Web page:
Job 19:25-27: Albert Barnes on Messianic Interpretations

“I confess that I have never been so pained at any conclusion to which I have come in the interpretation of the Bible, as in the case before us. I would like to have found a distinct prophecy of the Messiah in this ancient and venerable book. I would like to have found the faith of this eminent saint sustained by such a faith in his future advent and incarnation. I would like to have found evidence that this expectation had become incorporated in the piety of the early nations, and was found in Arabia. I would like to have found traces of the early belief of the doctrine of the resurrection of the dead sustaining the souls of the patriarchs then, as it does ours now, in trial. But I cannot. Yet I can regard it as a most beautiful and triumphant expression of confidence in God, and as wholly worthy to be engraved, as Job desired it might be, in the solid rock forever, that the passing traveler might see and read it; or as worthy of that more permanent record which it has received by being “printed in a book” – by an art unknown then, and sent down to the end of the world to be read and admired in all generations.” Albert Barnes (1798-1870) Notes on the Bible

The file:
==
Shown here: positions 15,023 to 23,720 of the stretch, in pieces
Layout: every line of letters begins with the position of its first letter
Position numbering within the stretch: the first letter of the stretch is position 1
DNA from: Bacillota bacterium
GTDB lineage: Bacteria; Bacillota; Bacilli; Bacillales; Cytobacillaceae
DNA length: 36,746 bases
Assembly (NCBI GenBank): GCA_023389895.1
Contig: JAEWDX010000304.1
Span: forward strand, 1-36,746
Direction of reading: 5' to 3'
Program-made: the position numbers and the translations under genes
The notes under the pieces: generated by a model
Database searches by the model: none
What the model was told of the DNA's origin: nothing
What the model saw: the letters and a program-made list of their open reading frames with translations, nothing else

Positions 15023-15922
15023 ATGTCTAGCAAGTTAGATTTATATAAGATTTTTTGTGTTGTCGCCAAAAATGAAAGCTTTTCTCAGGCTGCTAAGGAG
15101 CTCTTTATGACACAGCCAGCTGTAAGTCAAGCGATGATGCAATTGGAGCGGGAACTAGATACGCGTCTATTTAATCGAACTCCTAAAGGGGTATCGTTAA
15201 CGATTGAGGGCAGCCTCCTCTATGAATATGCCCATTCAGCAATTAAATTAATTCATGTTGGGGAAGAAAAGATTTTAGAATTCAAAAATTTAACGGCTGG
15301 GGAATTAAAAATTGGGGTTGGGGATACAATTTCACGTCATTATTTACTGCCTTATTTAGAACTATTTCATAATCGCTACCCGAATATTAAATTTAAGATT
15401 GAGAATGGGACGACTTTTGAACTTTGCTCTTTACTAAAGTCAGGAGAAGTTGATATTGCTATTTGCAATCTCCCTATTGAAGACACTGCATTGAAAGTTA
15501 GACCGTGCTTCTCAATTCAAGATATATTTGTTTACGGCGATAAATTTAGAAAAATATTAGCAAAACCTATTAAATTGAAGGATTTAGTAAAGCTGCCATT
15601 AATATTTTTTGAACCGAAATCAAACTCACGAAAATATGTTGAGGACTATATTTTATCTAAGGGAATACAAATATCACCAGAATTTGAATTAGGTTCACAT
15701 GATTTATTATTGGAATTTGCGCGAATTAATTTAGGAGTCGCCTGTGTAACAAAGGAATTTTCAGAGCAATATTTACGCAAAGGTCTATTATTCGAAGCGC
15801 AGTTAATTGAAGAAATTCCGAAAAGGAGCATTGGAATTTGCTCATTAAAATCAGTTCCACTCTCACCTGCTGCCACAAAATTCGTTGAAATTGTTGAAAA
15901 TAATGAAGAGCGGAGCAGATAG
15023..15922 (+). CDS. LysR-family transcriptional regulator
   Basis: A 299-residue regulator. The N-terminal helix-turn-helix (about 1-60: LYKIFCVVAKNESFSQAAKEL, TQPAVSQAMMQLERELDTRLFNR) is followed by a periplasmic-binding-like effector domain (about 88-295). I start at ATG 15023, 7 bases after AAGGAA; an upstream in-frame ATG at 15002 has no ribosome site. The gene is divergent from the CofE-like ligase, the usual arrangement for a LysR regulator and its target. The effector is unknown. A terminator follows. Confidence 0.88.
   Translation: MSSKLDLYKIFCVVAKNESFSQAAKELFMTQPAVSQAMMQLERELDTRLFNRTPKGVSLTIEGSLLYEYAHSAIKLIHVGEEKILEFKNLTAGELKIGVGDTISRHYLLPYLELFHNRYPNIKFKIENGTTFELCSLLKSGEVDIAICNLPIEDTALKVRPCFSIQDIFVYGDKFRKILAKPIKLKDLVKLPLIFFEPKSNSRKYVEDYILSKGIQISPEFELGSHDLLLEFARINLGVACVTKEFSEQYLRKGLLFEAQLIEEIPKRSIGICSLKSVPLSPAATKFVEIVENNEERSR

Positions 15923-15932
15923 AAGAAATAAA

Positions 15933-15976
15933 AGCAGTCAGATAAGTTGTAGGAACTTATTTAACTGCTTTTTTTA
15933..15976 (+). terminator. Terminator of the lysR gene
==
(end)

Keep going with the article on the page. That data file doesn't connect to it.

For I know that my Redeemer lives, and at last he will stand upon the earth;  (26)  and after my skin has been thus destroyed, then from my flesh I shall see God,  (27)  whom I shall see on my side, and my eyes shall behold, and not another. My heart faints within me! Job 19:25-27 RSVA

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